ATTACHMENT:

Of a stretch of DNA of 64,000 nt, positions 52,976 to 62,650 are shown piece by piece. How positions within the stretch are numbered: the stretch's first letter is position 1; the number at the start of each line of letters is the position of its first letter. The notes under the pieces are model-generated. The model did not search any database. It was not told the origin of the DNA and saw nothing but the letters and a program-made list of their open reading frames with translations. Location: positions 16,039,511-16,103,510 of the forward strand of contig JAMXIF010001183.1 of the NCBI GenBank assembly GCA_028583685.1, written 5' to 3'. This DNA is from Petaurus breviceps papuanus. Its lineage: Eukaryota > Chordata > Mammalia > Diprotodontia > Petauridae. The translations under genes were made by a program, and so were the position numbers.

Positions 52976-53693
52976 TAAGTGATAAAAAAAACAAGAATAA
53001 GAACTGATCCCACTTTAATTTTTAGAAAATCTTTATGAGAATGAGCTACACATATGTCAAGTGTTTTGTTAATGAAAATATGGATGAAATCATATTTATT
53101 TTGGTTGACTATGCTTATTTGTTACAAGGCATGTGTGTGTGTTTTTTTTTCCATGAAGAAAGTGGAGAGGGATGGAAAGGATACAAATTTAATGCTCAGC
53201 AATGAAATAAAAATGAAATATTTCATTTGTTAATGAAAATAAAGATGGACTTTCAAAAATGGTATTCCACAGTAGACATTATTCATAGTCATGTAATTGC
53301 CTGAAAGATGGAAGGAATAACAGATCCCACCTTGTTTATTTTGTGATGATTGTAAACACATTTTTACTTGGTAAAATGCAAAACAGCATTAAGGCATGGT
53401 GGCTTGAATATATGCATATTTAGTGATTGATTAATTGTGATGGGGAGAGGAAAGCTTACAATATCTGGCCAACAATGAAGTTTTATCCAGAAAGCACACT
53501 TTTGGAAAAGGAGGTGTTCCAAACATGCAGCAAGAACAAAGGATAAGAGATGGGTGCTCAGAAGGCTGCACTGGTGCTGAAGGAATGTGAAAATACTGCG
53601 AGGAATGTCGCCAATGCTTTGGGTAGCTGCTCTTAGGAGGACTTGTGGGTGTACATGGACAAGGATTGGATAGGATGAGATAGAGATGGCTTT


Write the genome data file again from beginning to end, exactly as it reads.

Of a stretch of DNA of 64,000 nt, positions 52,976 to 62,650 are shown piece by piece. How positions within the stretch are numbered: the stretch's first letter is position 1; the number at the start of each line of letters is the position of its first letter. The notes under the pieces are model-generated. The model did not search any database. It was not told the origin of the DNA and saw nothing but the letters and a program-made list of their open reading frames with translations. Location: positions 16,039,511-16,103,510 of the forward strand of contig JAMXIF010001183.1 of the NCBI GenBank assembly GCA_028583685.1, written 5' to 3'. This DNA is from Petaurus breviceps papuanus. Its lineage: Eukaryota > Chordata > Mammalia > Diprotodontia > Petauridae. The translations under genes were made by a program, and so were the position numbers.

Positions 52976-53693
52976 TAAGTGATAAAAAAAACAAGAATAA
53001 GAACTGATCCCACTTTAATTTTTAGAAAATCTTTATGAGAATGAGCTACACATATGTCAAGTGTTTTGTTAATGAAAATATGGATGAAATCATATTTATT
53101 TTGGTTGACTATGCTTATTTGTTACAAGGCATGTGTGTGTGTTTTTTTTTCCATGAAGAAAGTGGAGAGGGATGGAAAGGATACAAATTTAATGCTCAGC
53201 AATGAAATAAAAATGAAATATTTCATTTGTTAATGAAAATAAAGATGGACTTTCAAAAATGGTATTCCACAGTAGACATTATTCATAGTCATGTAATTGC
53301 CTGAAAGATGGAAGGAATAACAGATCCCACCTTGTTTATTTTGTGATGATTGTAAACACATTTTTACTTGGTAAAATGCAAAACAGCATTAAGGCATGGT
53401 GGCTTGAATATATGCATATTTAGTGATTGATTAATTGTGATGGGGAGAGGAAAGCTTACAATATCTGGCCAACAATGAAGTTTTATCCAGAAAGCACACT
53501 TTTGGAAAAGGAGGTGTTCCAAACATGCAGCAAGAACAAAGGATAAGAGATGGGTGCTCAGAAGGCTGCACTGGTGCTGAAGGAATGTGAAAATACTGCG
53601 AGGAATGTCGCCAATGCTTTGGGTAGCTGCTCTTAGGAGGACTTGTGGGTGTACATGGACAAGGATTGGATAGGATGAGATAGAGATGGCTTT